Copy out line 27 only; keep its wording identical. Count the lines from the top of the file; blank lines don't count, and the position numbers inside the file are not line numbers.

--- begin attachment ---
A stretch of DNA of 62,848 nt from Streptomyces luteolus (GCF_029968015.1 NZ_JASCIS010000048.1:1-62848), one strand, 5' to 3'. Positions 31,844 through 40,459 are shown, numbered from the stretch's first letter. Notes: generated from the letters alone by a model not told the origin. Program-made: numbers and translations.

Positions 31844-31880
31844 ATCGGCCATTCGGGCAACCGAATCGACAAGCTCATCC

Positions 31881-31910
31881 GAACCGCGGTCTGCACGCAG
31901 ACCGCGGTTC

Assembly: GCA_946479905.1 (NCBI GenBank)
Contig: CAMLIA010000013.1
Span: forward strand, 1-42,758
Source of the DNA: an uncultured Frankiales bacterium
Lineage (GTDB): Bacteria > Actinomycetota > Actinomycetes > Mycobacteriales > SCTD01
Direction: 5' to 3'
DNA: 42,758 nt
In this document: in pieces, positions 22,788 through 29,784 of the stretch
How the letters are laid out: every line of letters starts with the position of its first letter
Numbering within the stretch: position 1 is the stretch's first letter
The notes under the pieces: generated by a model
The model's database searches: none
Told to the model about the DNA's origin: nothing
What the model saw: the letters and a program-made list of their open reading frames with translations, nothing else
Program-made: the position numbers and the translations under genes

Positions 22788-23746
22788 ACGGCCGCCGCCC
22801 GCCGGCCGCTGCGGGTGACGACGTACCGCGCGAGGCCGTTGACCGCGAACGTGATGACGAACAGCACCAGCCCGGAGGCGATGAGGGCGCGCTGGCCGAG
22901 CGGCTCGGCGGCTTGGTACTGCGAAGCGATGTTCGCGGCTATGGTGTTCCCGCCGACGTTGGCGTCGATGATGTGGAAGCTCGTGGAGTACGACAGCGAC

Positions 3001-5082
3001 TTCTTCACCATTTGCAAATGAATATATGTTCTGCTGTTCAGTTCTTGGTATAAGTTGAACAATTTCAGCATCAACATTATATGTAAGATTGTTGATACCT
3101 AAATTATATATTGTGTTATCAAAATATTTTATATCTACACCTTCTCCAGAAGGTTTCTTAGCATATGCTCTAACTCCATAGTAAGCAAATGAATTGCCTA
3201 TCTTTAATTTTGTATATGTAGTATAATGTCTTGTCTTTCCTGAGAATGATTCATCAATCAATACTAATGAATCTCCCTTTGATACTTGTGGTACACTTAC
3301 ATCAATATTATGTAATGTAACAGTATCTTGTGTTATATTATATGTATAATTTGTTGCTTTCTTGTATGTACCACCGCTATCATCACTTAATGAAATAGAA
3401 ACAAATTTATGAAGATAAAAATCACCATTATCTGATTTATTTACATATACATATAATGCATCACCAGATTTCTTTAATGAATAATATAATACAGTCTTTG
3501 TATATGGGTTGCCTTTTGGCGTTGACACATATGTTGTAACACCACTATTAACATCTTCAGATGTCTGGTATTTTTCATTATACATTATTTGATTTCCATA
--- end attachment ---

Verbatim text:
3001 TTCTTCACCATTTGCAAATGAATATATGTTCTGCTGTTCAGTTCTTGGTATAAGTTGAACAATTTCAGCATCAACATTATATGTAAGATTGTTGATACCT